Wed | Aug 23, 2017

Schoolgirl stalkers! - Male teachers flee the classroom to escape female student predators

Published:Sunday | January 3, 2016 | 1:00 AMErica Virtue
"The risks are great for a young male teacher."
Clayton Hall
Ruel Reid
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Across the island, several schoolgirls, some as young as 14, have been setting their sights on the few male teachers left in the system, sending explicit photographs and aggressively trying to entice the authority figures into sexual relationships with them.

"The risks are great for a young male teacher," admitted Clayton Hall, former president of the Jamaica Teachers' Association (JTA).

"I had to come to the defence of a teacher recently after he received sexually explicit photos from a student. The child's parents saw the photos and called in the police, and officers from CISOCA (the Centre for Investigation of Sexual Offences and Child Abuse) came in," said Hall.

"The parents believed he was soliciting their child. Luckily for him, a series of reprimands were part of the messaging thread and those proved to be his get-out-of-jail card. Without it, he would have been arrested," added Hall.

But the woes of the young male teacher did not end there, as the police threatened him with prosecution under the Cybercrimes Act, which provides criminal sanction for the misuse of computer systems or data and the abuse of electronic means of completing transactions.

He was also warned for prosecution under the Child Care and Protection Act, which requires adults to report to the relevant authorities children in need of care and protection.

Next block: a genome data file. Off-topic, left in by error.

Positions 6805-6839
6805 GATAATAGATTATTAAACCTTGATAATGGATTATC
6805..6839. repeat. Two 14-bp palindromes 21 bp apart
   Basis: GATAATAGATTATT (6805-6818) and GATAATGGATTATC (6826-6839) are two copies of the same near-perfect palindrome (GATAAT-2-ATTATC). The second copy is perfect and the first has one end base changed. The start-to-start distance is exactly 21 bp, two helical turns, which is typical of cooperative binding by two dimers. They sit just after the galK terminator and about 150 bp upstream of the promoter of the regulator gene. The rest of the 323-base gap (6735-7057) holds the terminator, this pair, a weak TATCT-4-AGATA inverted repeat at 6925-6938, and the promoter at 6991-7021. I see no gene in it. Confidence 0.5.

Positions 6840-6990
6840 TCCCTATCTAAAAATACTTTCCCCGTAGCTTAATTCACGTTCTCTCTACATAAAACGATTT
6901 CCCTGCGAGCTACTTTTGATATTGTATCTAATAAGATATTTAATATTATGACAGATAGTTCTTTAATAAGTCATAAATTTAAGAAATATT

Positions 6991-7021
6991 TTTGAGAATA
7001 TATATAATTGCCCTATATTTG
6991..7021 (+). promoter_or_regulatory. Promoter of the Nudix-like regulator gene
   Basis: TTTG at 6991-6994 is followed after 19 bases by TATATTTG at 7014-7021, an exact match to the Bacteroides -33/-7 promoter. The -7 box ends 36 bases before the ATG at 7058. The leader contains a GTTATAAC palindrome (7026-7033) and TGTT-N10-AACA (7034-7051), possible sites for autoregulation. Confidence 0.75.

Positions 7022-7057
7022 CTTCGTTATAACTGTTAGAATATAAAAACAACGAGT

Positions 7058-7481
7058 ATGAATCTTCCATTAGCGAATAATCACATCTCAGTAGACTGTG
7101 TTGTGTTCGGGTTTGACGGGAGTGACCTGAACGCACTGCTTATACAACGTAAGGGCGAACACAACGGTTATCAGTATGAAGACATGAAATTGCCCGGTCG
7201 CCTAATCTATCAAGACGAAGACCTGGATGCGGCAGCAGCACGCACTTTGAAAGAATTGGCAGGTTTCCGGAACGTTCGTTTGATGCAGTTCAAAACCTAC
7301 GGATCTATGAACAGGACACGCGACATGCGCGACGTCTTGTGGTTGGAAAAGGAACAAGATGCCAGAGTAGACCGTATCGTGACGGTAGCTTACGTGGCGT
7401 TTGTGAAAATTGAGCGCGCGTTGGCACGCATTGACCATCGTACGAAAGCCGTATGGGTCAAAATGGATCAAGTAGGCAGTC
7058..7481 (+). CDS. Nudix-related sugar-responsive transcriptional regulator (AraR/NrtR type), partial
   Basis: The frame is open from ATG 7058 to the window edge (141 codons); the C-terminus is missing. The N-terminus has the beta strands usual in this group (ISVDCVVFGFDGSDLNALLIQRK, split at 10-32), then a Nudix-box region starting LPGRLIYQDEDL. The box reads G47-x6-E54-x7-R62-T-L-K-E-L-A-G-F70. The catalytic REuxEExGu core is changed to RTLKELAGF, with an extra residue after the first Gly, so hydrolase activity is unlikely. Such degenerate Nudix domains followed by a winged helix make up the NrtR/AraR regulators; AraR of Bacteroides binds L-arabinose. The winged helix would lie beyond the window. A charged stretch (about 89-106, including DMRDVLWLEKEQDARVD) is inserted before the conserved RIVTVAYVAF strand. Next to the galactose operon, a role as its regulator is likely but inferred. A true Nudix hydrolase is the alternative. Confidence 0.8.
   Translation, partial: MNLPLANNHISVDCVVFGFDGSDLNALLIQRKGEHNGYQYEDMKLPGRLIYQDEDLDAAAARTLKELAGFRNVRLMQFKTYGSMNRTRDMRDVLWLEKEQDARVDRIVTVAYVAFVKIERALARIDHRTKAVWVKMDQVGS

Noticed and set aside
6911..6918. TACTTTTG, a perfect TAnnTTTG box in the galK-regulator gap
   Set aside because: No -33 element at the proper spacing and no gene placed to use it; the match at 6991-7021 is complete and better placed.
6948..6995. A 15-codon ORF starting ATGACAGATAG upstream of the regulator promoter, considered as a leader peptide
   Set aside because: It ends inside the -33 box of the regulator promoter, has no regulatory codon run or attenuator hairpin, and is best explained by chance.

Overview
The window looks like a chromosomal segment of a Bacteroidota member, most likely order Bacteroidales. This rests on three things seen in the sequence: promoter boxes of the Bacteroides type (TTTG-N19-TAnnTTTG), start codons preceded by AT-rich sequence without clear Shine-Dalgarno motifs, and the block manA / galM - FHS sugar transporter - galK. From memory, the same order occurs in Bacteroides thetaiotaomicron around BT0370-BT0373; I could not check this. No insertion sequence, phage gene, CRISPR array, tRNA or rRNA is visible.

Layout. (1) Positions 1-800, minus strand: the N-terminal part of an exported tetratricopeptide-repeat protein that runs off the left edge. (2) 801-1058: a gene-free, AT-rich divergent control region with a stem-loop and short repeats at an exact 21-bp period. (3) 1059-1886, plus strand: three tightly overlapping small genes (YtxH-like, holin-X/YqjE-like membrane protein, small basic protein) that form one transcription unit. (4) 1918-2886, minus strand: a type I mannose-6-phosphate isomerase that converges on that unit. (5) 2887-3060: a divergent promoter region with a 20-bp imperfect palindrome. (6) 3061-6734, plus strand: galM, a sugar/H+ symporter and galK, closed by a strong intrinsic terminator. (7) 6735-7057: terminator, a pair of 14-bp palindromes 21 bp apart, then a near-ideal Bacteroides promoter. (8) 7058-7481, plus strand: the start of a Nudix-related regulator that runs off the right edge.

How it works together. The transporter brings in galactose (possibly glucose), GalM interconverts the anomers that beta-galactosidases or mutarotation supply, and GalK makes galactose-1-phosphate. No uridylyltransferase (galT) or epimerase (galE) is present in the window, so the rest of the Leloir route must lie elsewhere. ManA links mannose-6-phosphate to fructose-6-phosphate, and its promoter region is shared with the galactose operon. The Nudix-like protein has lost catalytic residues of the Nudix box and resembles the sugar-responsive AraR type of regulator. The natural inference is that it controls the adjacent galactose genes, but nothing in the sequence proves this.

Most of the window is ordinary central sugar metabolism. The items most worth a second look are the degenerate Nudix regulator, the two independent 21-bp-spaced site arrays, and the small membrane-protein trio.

"In this dispensation, I have had male teachers complain to me about the situation. It becomes very problematic for the teacher when you look at the Child Care and Protection Act, which considers you guilty until you can prove otherwise," said Hall.

He noted that if the teacher had shown the photographs to his head of department, that might not have been considered as making a report, while keeping the photographs on his cellular phone could cause him to be charged.

According to Hall, he was also relentlessly sexually harassed via letters from students while he taught at an all-girl school in the Corporate Area a decade ago.

After seeking advice on how to deal with the matter, he said he began correcting the girls' grammar and spelling while telling them to do better.

"It didn't stop, but it reduced the frequency of the letters," said Hall.

So aggressive is the campaign by some female secondary-school students that three male teachers recently resigned at the end of the just-concluded school term.

One of the teachers told The Sunday Gleaner that he had to walk away from the Corporate Area-based co-educational school because the girls were sending him lewd images and suggestive text messages, and when he failed to respond favourably, he was accused of being a homosexual.

In the meantime, another former JTA president, Ruel Reid, the principal of Jamaica College, said the issue of male sexual harassment was not unique to teachers.

With the male teachers indicating that some of the girls sourced their contact information through communication groups on platforms such as WhatsApp Messenger, which were set up to help with the teaching and learning process, Reid said he did not support teachers being involved in these groups with their students.

"I do not encourage staff members being part of students' WhatsApp groups and all that. There is no guideline sent out by the ministry and I would not encourage it," said Reid.

"A teacher should not be part of such an arrangement without the consent of the parents. This is a conversation that the association (JTA), the schools and their parent-teacher associations must have. The ministry (of education) must also be part of the discourse as there are no provisions to protect the teachers when something goes wrong," added Reid.

erica.virtue@gleanerjm.com